5. What is the sequence of events in mediation?
The first step is for the mediator to meet with the couple and have an introductory session in in which the couple signs a mediation agreement and a fee agreement and has all of their questions about mediation answered. If the mediator is an attorney, the couple would then instruct him or her to draft and file the paperwork necessary to open a divorce case on behalf of the couple. This typically happens near the beginning of the process so that the court’s jurisdictional time requirements begin to run.
Subsequent meetings are held depending on the schedule of the couple and the mediator. They are typically 1 1/2 to 2 1/2 hours in length but may be longer if one party is from out of town or has a difficult schedule. The frequency of the meetings varies, depending upon the couple’s situation. The meetings may be farther apart if it is necessary for the couple to gather information and have appraisals done between sessions. The number of meetings usually depends upon the complexity of the couple’s estate and the difficulty of reaching agreements. If the couple has children, for example, they need more time with a mediator than a couple without children needs. If the couple owns rental properties or businesses, more time would be needed to discuss these.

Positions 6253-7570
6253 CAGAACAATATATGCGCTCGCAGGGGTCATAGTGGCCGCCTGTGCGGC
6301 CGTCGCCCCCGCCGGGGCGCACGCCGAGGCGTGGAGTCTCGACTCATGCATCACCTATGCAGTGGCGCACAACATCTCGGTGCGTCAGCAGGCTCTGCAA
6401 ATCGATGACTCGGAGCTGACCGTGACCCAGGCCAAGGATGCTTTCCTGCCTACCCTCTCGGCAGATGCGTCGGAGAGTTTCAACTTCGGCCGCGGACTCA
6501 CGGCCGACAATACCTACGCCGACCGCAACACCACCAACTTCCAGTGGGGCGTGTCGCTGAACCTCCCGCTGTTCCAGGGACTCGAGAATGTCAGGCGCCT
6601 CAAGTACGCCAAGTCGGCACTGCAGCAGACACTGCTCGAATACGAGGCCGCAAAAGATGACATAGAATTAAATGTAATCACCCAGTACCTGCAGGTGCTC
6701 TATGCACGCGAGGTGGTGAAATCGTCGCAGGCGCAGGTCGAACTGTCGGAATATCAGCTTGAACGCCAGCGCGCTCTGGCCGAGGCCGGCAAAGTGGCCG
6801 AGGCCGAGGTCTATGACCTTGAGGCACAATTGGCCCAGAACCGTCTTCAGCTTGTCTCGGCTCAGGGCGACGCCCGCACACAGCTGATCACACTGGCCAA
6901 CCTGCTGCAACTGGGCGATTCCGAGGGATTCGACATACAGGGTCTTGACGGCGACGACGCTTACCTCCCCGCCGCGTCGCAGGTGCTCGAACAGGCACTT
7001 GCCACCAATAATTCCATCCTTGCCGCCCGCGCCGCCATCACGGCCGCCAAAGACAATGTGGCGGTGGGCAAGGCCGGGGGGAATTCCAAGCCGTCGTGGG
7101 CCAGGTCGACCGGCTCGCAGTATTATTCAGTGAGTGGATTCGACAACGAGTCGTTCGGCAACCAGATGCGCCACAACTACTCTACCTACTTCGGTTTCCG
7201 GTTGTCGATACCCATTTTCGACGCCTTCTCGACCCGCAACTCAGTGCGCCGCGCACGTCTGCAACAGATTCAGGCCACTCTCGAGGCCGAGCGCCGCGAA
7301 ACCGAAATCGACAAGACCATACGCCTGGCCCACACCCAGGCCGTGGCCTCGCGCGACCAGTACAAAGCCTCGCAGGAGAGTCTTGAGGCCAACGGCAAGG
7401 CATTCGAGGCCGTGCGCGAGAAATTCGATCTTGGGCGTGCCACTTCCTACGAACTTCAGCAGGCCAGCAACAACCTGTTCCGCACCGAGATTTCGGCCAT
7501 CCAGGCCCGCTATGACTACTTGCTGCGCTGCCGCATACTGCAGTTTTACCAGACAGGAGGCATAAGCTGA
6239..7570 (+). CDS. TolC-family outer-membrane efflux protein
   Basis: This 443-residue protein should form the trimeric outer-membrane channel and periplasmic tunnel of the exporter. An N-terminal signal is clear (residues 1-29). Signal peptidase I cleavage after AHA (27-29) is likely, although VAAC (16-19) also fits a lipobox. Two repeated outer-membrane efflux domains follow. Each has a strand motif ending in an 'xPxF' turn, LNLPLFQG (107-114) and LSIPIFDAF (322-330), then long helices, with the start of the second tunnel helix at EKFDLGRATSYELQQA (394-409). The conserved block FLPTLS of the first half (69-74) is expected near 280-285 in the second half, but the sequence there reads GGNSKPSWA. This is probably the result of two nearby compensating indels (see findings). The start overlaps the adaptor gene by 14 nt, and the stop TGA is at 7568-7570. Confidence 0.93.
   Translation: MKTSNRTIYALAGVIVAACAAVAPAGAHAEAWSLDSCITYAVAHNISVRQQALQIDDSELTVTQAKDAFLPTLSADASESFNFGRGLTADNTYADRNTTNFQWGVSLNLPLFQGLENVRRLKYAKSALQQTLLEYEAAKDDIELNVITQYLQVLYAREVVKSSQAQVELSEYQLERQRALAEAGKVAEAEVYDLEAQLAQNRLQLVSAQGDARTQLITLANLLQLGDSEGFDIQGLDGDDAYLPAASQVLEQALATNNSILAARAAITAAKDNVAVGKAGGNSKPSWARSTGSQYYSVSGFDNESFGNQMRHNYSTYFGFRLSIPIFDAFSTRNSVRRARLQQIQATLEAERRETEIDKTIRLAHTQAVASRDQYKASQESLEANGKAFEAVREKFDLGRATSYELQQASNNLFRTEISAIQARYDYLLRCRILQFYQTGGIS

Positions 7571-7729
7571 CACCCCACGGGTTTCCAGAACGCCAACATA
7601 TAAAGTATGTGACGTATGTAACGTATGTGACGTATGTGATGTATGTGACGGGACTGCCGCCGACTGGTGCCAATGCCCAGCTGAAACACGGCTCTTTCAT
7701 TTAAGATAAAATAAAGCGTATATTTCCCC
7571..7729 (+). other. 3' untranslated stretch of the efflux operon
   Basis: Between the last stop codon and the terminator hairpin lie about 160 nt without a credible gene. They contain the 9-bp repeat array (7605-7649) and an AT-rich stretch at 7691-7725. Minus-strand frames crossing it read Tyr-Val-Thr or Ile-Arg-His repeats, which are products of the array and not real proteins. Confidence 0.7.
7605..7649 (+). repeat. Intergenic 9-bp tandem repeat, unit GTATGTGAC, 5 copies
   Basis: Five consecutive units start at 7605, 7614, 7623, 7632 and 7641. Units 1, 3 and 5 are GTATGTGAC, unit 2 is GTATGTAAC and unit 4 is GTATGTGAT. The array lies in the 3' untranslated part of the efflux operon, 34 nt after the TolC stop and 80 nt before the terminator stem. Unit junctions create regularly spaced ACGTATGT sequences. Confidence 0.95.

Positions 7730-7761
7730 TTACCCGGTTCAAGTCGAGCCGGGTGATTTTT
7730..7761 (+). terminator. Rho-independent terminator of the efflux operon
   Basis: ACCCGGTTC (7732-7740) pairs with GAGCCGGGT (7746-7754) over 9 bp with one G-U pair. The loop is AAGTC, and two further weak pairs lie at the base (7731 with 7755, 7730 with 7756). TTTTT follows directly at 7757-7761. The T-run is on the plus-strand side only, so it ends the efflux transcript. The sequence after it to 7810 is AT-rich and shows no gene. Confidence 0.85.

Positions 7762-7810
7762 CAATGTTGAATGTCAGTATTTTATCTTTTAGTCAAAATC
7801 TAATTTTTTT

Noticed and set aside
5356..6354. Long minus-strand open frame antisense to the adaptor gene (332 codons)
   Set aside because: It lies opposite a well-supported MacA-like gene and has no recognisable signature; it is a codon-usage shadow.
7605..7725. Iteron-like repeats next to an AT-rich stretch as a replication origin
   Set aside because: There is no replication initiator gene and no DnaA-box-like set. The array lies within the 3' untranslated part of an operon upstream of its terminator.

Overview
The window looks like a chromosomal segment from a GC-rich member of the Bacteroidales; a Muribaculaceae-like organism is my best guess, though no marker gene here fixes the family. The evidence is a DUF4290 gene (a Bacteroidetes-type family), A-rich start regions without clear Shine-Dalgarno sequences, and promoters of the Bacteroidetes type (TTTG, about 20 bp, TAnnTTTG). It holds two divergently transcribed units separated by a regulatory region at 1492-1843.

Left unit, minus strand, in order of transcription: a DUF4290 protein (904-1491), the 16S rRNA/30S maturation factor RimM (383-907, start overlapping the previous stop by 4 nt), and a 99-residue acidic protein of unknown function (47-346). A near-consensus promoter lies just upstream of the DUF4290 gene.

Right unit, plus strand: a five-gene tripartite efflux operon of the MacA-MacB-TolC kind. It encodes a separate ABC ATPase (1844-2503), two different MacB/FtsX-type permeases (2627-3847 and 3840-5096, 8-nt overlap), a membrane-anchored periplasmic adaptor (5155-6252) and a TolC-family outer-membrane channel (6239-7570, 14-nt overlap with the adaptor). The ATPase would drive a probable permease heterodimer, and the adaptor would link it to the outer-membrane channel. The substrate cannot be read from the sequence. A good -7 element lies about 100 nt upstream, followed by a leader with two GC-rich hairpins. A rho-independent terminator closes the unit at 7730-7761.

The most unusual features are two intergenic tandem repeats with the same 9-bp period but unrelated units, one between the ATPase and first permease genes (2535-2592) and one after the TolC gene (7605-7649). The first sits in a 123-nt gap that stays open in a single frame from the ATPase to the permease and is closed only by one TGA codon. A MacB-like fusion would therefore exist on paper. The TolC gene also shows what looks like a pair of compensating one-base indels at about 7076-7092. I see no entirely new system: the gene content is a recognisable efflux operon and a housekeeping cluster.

Once all matters are discussed and agreements are reached on everything, the final agreement and accompanying paperwork is drafted by the mediator and forwarded to the couple for review and consultation with their attorneys. The final step is for this paperwork to be filed with the court.
6. How long will it take to finish the mediation?
It takes every couple a different period of time to complete divorce mediation. It depends in part on the number of issues the couple has to discuss and on the complexity of their estate. But it also depends upon a number of other factors. These could include difficulty in dealing with the emotional aspects of divorce, trial periods for child-sharing schedules, and the desire to wait until a large asset is sold prior to making a final decision on division of other assets. The length of a divorce mediation process could range from six weeks to 2 to 3 years. The average length of the process in my experience is six months.
7. What happens if my spouse does not follow our agreement?
Once an agreement is reached by a mediating couple and filed with the court, it has the same force and effect as an order made by the court. The court approves the agreement when it is filed and therefore if a problem arises in the future with following the agreement, either party can go to the court and ask for its help in enforcing the agreement. An alternative option would be to return to mediation. Sometimes, an amendment to the agreement, acceptable to both parties, solves the problem.
Joan Thomas is a licenced attorney and advanced practitioner member of the Association for Conflict Resolution (formerly the Academy of Family Mediators).